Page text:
January 3, 2019 — By analyzing a pattern formed by the intersection of two beams of light, researchers can capture elusive details regarding the behavior of mysterious phenomena such as gravitational waves. Creating and precisely measuring these interference patterns would not be possible without instruments called interferometers.
For over three decades, scientists have attempted to improve the sensitivity of interferometers to better detect how the number of photons—particles that make up visible light and other forms of electromagnetic energy—leads to changes in light phases. Attempts to achieve this goal are often hampered by optical loss and noise, both of which can decrease the accuracy of interferometer measurements.
But now a team of researchers at the US Department of Energy’s (DOE’s) Oak Ridge National Laboratory (ORNL) has developed and tested a new interferometer to study the factors that contribute to these conditions, and they have devised solutions to overcome them. Their findings were published in the journal Applied Physics Letters, which promoted their paper to Editors’ Pick status. The editors award this distinction to noteworthy publications compiled in an exclusive list.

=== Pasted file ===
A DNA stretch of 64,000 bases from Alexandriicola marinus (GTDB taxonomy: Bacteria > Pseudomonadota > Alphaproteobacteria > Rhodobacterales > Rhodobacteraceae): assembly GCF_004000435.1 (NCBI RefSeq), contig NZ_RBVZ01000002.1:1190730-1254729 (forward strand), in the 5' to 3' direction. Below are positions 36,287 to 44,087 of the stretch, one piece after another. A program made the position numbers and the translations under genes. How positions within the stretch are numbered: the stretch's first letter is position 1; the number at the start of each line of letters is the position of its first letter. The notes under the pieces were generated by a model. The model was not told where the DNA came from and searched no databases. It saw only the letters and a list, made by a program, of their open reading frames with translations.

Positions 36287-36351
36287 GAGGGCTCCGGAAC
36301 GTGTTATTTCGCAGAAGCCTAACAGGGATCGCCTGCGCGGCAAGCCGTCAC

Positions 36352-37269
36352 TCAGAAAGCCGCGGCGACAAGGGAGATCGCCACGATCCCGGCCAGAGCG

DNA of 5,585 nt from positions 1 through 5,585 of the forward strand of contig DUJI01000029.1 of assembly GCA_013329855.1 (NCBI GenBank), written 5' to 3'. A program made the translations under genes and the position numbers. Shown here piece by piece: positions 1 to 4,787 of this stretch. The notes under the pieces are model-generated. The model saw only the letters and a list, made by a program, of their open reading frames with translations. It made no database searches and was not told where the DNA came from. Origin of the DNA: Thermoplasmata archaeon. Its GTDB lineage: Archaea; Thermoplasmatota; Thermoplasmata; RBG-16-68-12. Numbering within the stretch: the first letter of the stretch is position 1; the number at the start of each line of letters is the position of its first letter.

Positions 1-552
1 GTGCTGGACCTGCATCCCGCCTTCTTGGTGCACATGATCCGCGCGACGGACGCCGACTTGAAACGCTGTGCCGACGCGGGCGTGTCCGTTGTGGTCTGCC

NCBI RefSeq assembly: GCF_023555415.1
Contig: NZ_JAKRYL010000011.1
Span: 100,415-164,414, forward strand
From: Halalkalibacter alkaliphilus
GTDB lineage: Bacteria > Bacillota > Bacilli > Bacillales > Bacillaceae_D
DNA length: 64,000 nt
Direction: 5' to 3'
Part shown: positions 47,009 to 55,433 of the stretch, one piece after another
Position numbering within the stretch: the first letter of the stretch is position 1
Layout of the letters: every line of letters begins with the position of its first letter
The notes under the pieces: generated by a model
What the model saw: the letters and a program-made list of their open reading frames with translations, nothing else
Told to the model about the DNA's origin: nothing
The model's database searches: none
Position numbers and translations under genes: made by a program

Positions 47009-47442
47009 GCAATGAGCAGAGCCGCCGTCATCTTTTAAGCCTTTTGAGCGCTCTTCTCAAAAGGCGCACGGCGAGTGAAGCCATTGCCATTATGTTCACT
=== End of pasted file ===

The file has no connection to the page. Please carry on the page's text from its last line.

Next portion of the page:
Most interferometers contain either a beam splitter or a parametric amplifier to divide one beam of light into two, which allows researchers to measure changes in light phases relative to one another. The ORNL team of Joseph Lukens, Raphael Pooser, and Nick Peters, however, employed a specialized version of these devices called a highly nonlinear fiber-based phase-sensitive amplifier, which classifies their creation as a nonlinear interferometer (NLI).
“The concept of interferometry involves splitting light into two modes—one senses a phase change and the other remains unchanged as a reference,” said Peters, a senior R&D staff member who leads the Quantum Communications Team at ORNL. “We want to build the most sensitive instruments allowed by quantum mechanics.”